2017-10-kenya-election
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How Tanzania reacted to the Kenya’s Supreme Court Ruling to nullify the Presidential Elections

The annulment of Kenya´s Presidential election is the first decision of its kind in Africa. Even other African countries have recognized the importance of re-examining their constitutions with the view of giving their people a level playing field in which to practice politics.
Janeth Shiyo
4.10.2017

On the 1st of September 2017, Kenya’s Supreme Court led by The Chief Justice, David Maraga declared that the presidential election held on the 8th August 2017 to be irregular, null and void. The Supreme Court argued that it annulled the Presidential election because the polls were “neither transparent nor verifiable” and blamed the country’s electoral commission for the shortcomings. The country is now going to face a re-run on 26th of October 2017.

The annulment of Kenya Presidential election of 2017 is the first decision of its kind in Africa. It has illustrated a high degree of Judiciary independence which is all thanks to the new constitution of 2010 which provides for very high standards of probity and scrutiny. As of latest, even other African countries have recognized the importance of re-examining and re-writing their constitutions with the view of giving their people a level playing field in which to practice politics.

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In Tanzania for instance, the talks of re-examining and re-writing the constitution revived after Kenya’s Supreme Court decision of nullifying the presidential election. Of course, the opposition party is on the front line about re-writing a new constitution. The likes of Hon Tundu Lissu and Zitto Kabwe have all drawn reference from Kenya and have been vocal about a need for a new constitution. Opposition leaders are not the only ones advocating for it. Dar Civil Societies organizations (CSOs) - have been on the front row seeking minimum reforms to the Constitution be made before the next elections in 2019 and 2020. Tanzania Human Rights Defenders Coalition urged people to pressure the government to revive the process of re-writing a new Constitution and oversee it to its completion now before it too late.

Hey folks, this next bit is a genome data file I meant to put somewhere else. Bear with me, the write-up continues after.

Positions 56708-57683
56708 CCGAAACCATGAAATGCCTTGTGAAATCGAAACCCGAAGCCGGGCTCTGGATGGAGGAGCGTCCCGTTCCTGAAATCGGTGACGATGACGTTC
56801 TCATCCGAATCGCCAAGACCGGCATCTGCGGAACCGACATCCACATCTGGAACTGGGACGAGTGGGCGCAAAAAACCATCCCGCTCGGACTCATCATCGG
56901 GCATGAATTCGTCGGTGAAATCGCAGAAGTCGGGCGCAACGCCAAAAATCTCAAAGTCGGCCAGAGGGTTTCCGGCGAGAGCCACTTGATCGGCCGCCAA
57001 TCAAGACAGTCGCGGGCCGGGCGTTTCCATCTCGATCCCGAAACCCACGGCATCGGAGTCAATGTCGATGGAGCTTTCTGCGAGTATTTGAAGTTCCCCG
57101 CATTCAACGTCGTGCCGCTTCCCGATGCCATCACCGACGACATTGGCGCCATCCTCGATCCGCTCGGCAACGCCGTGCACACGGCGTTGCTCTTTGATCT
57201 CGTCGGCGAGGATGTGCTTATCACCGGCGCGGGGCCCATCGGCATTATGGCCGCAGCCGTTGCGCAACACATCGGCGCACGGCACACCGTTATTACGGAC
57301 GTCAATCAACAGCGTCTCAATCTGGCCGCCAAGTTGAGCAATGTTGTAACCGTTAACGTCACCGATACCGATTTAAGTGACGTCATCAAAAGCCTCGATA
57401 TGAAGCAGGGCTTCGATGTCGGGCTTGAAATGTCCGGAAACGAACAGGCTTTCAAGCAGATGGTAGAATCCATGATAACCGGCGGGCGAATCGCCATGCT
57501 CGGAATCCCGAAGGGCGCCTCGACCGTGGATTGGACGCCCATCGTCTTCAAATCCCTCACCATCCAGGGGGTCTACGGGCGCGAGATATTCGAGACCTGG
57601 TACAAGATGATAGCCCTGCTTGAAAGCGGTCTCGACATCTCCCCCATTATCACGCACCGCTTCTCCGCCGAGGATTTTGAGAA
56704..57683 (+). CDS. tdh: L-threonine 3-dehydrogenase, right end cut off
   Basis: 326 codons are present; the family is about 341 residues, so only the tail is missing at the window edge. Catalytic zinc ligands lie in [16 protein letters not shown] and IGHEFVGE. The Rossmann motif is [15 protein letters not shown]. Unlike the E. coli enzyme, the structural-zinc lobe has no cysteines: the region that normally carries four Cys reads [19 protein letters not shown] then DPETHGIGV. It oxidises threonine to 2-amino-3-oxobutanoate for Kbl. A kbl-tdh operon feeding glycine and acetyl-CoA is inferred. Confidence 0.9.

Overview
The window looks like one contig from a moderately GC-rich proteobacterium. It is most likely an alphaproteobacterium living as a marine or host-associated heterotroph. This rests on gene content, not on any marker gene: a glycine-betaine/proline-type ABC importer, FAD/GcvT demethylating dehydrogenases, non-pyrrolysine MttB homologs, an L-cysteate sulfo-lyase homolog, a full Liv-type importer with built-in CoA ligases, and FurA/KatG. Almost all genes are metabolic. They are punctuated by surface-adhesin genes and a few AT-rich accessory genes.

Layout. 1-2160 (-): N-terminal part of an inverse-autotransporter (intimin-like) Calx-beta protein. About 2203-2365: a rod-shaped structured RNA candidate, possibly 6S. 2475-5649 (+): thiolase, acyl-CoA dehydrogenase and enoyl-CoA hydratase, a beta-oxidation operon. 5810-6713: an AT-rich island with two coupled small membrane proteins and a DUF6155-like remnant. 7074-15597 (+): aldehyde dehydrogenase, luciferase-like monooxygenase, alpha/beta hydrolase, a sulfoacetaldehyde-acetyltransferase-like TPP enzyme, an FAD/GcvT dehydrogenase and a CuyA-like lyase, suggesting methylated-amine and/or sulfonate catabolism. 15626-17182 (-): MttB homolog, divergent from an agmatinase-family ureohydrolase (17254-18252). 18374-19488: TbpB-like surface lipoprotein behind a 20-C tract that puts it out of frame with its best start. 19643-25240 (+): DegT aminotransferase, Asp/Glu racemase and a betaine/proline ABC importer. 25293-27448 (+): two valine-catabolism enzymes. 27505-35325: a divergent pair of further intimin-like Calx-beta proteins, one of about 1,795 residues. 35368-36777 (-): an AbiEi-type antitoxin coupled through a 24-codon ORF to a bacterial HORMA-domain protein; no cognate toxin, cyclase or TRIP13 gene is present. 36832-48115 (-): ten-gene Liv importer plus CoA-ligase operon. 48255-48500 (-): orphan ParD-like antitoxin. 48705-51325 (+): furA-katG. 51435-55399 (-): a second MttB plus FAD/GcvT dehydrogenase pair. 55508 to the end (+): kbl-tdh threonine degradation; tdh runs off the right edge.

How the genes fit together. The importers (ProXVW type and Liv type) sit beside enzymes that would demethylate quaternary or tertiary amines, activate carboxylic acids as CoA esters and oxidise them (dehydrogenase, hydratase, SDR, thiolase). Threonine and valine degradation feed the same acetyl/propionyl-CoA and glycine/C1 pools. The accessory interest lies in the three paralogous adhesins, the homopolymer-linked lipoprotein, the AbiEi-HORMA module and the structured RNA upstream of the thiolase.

The Tanzania Constitutional Forum (TCF) - made of more than 180 CSOs, want the Constitution to allow a legal mandate to launch election complaints before the Supreme Court and make it possible the Supreme Court to challenge presidential election results. The current Constitution of the United Republic of Tanzania 1977 gives the Electoral Commission the power to declare election results and cannot be challenged.

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Religious leaders and Organizations such as BAKWATA have also had their fair share of lobbying. A Catholic Bishop, Severin Niwemugizi expressed his desires to have a new Constitution because of the recent out of hand attacks, kidnapping, and killings of people criticizing the government. He said that the new Constitution will deter such doings. So far, the President has not said anything about re-examining and re-writing of a new Constitution but the Ministry of Constitutional and Legal Affairs on 27th Sept 2017 assured stakeholders that the government is aware of the importance and need for a new Constitution.